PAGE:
and more instructional support staff and specialists per pupil. In contrast, the characteristics of the student body have changed significantly in ways that pose greater challenges for the schools.

The proportion of minority students has increased substantially over the past 10 years, particularly that of Hispanics, from 9 to 12 percent of all school-age children (Table 8.4). Together blacks and Hispanics now constitute the student majority in center-city schools. By most measures of educational and life outcomes, minority youth fare poorly. Although a substantial portion of their lower performance is attributable to factors that are correlated with race/ethnicity, there is strong evidence of residual negative outcomes after controlling for a wide range of these other factors (Haveman and Wolfe, 1994). The proportion of youths who speak languages other than English at home has been rising with the growth in ethnic minorities. In 1990 nearly one in seven school-age children spoke another language at home (Table 8.4). One-half of these children, 7 percent, have difficulty speaking English—an increase of 26 percent from a decade earlier. Difficulty with English is a strong predictor of poor school performance and subsequent poor employment outcomes.

As a result of cultural differences between minority groups, especially minority language groups, and the dominant culture of most schools, the parenting styles of many minorities are sometimes at odds with the cultural norms in American schools. In addition, many minority children, especially those in minority groups with long histories of economic and social hardship in the United States, are likely to see few economic prospects in their future and therefore little reason to strive for academic success. Ethnographers suggest that cultural differences and perceptions of poor economic prospects account for some of the residual performance differences between some minority groups and white youth, after controlling for easily measurable socioeconomic factors (Erickson, 1987; Ogbu, 1987).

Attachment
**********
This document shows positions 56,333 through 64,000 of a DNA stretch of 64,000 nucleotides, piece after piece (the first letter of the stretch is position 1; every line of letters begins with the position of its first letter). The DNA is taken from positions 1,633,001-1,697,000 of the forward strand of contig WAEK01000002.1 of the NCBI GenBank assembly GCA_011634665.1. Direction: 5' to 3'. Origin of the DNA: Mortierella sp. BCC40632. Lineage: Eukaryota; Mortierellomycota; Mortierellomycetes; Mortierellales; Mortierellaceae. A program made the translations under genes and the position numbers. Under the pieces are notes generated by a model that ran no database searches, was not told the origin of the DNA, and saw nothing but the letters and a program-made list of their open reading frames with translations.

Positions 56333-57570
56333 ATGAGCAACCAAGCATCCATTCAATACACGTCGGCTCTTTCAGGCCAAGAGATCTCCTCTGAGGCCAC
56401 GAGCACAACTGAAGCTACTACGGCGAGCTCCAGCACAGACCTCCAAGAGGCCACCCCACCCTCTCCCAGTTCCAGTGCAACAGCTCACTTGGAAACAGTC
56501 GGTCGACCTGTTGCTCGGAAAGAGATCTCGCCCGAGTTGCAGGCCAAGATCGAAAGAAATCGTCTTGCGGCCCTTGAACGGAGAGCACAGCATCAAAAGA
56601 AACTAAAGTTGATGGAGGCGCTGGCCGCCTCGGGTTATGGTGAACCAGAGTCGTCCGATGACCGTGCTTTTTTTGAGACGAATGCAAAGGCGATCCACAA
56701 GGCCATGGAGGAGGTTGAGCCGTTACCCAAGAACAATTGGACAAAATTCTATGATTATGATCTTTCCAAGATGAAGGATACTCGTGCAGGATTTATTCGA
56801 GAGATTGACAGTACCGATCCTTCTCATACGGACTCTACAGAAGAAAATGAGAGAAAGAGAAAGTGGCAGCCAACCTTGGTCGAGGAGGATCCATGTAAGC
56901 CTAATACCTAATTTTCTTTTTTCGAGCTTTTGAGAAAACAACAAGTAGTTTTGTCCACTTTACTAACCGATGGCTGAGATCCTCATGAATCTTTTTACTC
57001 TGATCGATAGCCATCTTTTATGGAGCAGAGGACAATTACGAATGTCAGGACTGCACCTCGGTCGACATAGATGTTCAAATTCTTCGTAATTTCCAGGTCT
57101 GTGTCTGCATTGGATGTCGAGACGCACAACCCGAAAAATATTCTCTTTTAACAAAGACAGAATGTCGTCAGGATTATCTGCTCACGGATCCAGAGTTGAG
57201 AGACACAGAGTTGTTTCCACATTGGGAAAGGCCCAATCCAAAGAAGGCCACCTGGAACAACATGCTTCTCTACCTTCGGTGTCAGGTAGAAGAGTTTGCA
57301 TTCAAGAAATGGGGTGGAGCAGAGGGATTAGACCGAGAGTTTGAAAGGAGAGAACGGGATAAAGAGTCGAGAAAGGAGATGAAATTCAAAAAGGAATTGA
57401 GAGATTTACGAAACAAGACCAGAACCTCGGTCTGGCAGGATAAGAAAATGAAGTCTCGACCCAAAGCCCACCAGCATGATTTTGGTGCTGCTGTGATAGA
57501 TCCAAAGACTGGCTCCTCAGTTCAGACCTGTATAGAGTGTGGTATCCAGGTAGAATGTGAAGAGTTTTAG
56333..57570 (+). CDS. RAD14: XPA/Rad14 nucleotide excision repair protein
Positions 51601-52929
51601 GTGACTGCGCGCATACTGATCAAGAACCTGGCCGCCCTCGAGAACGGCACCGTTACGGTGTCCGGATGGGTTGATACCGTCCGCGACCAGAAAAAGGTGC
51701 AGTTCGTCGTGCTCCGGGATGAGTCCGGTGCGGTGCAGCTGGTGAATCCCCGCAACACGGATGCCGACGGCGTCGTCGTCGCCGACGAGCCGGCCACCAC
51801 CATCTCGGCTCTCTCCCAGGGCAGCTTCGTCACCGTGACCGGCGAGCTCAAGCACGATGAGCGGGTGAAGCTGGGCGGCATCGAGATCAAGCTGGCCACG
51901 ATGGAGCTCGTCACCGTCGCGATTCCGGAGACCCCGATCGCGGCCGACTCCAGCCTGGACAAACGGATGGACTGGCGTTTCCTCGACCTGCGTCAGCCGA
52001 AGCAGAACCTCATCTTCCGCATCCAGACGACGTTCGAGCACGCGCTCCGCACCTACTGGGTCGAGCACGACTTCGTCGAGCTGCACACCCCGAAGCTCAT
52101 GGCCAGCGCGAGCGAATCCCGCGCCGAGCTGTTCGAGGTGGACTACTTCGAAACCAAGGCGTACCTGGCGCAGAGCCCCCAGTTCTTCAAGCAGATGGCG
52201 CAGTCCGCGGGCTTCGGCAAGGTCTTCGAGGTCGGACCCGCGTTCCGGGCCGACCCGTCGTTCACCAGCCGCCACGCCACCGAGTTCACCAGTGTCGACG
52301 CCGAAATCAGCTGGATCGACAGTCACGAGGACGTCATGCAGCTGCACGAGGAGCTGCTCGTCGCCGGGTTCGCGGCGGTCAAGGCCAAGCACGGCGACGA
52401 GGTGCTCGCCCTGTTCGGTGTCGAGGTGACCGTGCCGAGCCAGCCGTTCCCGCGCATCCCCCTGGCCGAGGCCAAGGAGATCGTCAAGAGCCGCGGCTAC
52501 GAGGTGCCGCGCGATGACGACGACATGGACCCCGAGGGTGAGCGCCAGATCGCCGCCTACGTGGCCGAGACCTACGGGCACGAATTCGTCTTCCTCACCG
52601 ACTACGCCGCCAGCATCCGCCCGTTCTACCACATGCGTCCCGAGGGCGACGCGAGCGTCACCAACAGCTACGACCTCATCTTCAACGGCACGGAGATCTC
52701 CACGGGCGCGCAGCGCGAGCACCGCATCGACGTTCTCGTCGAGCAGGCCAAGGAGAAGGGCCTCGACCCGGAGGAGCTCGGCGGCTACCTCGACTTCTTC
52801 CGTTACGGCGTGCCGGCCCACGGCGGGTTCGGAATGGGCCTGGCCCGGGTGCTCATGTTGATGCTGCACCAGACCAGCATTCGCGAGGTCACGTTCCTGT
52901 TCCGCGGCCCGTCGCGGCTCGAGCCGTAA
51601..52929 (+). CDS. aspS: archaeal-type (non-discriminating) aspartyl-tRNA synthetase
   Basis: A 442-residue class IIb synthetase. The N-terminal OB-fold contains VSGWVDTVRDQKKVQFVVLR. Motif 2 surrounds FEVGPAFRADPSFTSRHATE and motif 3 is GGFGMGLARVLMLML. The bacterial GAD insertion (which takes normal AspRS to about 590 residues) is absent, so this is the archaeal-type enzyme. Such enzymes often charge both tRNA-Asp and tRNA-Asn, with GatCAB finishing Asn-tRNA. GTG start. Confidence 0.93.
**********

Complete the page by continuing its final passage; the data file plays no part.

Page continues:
Following national poverty trends, U.S. schools are serving larger numbers of poor children. In the past 10 years alone, the percentage of public school children from low-income families increased by 40 percent (Table 8.4). Accompanying the rising poverty rates are modest (15 percent) increases in the incidence of children who have been diagnosed with learning disabilities that warrant special services. After years of decline in teenage pregnancy and birth rates following the introduction of oral contraceptives, the rates are again on the rise (Zill and Nord, 1994; Alan Guttmacher Institute, 1994). In 1990 there were 60 births per 1,000 15- to 17-year old girls in this country, a 13 percent increase from the 1980 level (Table 8.4). Even more problematic is the fact that the birth rate among unmarried young women increased by 50 percent over the same period. Motherhood increases dramatically the likelihood that a teenager will drop out of school or exhibit poor performance if she remains (Congressional Budget Office, 1990; Geronimus and Korenman, 1993; Moore et al., 1993; Nord et al., 1992).

Informal reports suggest a rising rate of school violence. However, major



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